“Kurama-dera Temple Guide” published in 1926

“Kurama-dera Temple Guide” published in 1926. Here, it is written as the “Waterfall of the Tears of Yoshitsune.”

Sudo also pointed out other issues. There is a historical account suggesting that the Fukimayou poem that was composed by Genji in the volume Wakamurasaki in The Tale of Genji was misunderstood as a poem authored by Minamoto no Yoshitsune (the military commander of the Minamoto clan), and this was passed down over the ages. Hisataka Asaka, a Japanese classical scholar of the Edo Period, visited Kyoto twice and wrote a chronicle about his visits. According to Sudo, who researched this, there is a passage saying that Hisataka, who visited Kurama in his second trip in 1702, asked the guide about the poem of “Genji” that was related to Kurama, and was surprised when he noticed that the guide misunderstood “the poem as belonging to Yoshitsune.” It is said that Yoshitsune was trained at this Buddhist temple of Kurama during his early childhood. Since this place was originally associated with Yoshitsune before anyone noticed, the episode in which Genji composed the poem Fukimayou was misattributed to Yoshitsune, who also shares the same clan name (Genji literally means the Minamoto Clan. Gen is one of the ways in which one can read Minamoto). In birds-eye view maps other than the ones painted by Hatsusaburo Yoshida during the early Showa Period, “Waterfall of Tears” is depicted as the “Waterfall of Tears of Yoshitsune.” “The reality of that era becomes clearer through such discourse, including these errors,” states Sudo.

Sudo mentions the example of the area around Uji City in Kyoto Prefecture, famous for being associated with The Tale of Genji. This area was often described as the battleground mentioned in war tales, including The Tale of the Heike, until about the early Showa Period. Sudo reveals that until the Second World War, people were particularly passionate about such war tales. After the war, when it was time to consider “how to conceptualize Kyoto” once again, “Kyoto as the stage of The Tale of Genji” re-emerged, with its atmosphere reminiscent of the culture of the dynastic age.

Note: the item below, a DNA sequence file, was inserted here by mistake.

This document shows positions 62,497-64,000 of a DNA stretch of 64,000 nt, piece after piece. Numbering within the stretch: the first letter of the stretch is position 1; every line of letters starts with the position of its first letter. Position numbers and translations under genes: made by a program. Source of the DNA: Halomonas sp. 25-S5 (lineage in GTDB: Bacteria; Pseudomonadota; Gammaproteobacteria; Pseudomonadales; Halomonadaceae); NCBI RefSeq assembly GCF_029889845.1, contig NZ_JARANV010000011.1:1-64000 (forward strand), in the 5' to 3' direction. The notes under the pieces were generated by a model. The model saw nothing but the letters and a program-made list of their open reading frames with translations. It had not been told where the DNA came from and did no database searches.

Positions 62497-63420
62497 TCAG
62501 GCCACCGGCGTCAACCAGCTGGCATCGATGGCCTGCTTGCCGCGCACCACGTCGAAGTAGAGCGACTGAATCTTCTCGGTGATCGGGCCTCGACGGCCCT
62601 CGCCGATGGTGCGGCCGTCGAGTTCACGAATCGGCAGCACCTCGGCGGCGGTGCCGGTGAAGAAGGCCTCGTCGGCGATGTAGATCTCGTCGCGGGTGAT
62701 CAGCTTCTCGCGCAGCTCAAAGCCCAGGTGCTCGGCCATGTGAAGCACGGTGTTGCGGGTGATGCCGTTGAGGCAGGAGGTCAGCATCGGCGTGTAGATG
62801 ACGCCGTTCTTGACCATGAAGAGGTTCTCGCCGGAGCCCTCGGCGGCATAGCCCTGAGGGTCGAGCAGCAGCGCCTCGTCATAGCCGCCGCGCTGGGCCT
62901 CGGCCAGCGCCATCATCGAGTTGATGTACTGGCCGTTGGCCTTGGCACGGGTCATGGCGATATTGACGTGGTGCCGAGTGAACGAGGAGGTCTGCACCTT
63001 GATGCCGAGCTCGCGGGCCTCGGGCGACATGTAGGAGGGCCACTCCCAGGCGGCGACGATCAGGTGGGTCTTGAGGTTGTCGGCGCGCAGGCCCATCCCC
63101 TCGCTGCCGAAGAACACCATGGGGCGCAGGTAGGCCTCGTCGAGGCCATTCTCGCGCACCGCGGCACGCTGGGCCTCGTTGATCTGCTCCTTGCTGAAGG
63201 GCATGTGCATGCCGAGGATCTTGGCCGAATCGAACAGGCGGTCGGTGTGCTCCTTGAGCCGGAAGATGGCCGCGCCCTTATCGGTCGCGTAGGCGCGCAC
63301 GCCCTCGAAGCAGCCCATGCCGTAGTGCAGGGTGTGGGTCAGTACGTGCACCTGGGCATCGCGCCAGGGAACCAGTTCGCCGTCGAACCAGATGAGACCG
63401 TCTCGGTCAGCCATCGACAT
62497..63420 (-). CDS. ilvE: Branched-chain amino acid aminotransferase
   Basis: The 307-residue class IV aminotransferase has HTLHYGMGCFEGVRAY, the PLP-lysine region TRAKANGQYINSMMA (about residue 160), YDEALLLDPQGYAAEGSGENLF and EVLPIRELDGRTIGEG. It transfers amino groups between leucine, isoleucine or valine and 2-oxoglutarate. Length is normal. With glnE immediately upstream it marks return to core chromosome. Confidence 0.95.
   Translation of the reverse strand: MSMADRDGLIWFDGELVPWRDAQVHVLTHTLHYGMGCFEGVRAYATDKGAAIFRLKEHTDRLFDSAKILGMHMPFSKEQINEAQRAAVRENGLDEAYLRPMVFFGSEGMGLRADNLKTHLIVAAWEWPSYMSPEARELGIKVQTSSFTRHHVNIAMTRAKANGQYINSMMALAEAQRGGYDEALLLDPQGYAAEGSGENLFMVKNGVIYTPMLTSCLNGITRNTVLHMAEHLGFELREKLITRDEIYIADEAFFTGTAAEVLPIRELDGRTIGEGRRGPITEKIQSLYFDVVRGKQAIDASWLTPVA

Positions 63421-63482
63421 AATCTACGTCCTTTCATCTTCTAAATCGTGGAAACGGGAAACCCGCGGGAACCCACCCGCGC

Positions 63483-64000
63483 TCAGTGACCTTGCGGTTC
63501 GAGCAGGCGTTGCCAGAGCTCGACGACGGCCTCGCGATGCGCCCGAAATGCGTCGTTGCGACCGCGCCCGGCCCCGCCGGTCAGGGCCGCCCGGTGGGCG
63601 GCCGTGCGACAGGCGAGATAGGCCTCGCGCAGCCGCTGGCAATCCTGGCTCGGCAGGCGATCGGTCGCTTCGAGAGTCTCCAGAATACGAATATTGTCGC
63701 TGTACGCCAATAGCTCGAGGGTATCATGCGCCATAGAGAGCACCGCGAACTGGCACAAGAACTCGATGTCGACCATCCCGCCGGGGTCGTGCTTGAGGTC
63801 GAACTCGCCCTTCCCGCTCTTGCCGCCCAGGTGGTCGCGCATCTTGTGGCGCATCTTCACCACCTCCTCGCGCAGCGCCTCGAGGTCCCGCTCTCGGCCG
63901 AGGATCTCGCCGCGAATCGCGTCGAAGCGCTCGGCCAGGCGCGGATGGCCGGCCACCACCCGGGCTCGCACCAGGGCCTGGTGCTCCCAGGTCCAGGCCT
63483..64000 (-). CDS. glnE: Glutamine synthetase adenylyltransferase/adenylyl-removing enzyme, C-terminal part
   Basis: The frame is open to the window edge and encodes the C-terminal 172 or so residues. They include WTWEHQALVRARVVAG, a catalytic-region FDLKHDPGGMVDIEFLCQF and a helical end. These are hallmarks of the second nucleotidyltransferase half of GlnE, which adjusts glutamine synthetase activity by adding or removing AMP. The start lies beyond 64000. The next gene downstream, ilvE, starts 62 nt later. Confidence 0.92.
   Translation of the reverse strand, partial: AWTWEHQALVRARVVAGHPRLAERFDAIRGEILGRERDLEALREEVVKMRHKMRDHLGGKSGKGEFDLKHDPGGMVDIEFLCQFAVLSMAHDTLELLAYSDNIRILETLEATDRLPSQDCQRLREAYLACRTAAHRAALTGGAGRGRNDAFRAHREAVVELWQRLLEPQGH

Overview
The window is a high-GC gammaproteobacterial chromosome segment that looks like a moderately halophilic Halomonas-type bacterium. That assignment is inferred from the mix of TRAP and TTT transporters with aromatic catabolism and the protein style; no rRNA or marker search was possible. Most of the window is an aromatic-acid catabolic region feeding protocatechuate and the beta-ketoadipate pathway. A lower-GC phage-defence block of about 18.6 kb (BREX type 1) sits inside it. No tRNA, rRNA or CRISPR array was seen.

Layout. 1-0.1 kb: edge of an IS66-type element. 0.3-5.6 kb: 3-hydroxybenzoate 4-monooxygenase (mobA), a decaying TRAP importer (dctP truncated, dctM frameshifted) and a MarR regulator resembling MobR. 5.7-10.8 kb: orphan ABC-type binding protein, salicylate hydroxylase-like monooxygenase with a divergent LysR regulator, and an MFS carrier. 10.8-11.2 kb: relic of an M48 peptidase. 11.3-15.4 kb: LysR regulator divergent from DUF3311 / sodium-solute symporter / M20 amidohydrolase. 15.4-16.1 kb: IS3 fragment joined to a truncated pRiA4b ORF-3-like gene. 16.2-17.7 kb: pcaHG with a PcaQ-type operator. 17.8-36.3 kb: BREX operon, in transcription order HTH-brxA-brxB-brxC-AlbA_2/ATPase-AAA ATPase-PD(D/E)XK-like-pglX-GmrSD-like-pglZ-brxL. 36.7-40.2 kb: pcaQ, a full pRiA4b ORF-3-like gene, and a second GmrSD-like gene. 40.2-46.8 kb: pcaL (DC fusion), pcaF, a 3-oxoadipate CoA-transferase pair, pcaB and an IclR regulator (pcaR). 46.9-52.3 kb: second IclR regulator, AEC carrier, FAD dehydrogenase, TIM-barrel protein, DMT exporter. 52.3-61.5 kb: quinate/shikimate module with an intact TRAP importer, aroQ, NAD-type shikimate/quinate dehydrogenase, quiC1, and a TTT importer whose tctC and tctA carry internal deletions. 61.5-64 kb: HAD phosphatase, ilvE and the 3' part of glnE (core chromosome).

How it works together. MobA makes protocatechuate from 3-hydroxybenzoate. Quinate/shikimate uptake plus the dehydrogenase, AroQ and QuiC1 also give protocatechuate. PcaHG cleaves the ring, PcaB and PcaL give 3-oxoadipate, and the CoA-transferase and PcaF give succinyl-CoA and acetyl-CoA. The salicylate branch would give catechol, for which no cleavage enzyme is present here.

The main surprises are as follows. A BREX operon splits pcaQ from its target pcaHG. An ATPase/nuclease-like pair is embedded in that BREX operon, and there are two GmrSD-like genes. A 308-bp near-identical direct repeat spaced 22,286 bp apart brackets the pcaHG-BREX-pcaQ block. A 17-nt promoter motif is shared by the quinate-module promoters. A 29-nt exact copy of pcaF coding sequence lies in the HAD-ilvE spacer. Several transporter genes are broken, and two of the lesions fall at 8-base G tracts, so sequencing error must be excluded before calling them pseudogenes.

There are many elements which could represent Kyoto. “The real pleasure of this research is found when we can pick up on the thoughts behind selecting The Tale of Genji in each era among all such elements,” Sudo states. “Kyoto stands out from the rest of the nation with significantly more factors that superimpose the tales of the past on currently existing dwelling places. This probably means that there is enough influence or history that can support people’s passions.” What kind of stories are people trying to superimpose onto Kyoto? Sudo believes that by examining this issue, the attitudes of people living in that era and the society they encountered will come to light. He says, “I hope this becomes one of the factors examined when considering contemporary society.”

Sudo reveals that among many tales, The Tale of Genji has been read and passed down over a span of more than one thousand years to this present age because, in each era, the people had a desire to tell the story. We wonder what stories will be told alongside Kyoto in a hundred years.

Entire illustration of “Kurama-dera” painted by Hatsusaburo Yoshida, 1924.

Entire illustration of “Kurama-dera” painted by Hatsusaburo Yoshida, 1924.

Kei Sudo
Kei Sudo
Subject of Research: a research on the birth and acceptance of Japanese classical literature
Research Keywords: Japanese classical literature, local culture studies
July 23, 2018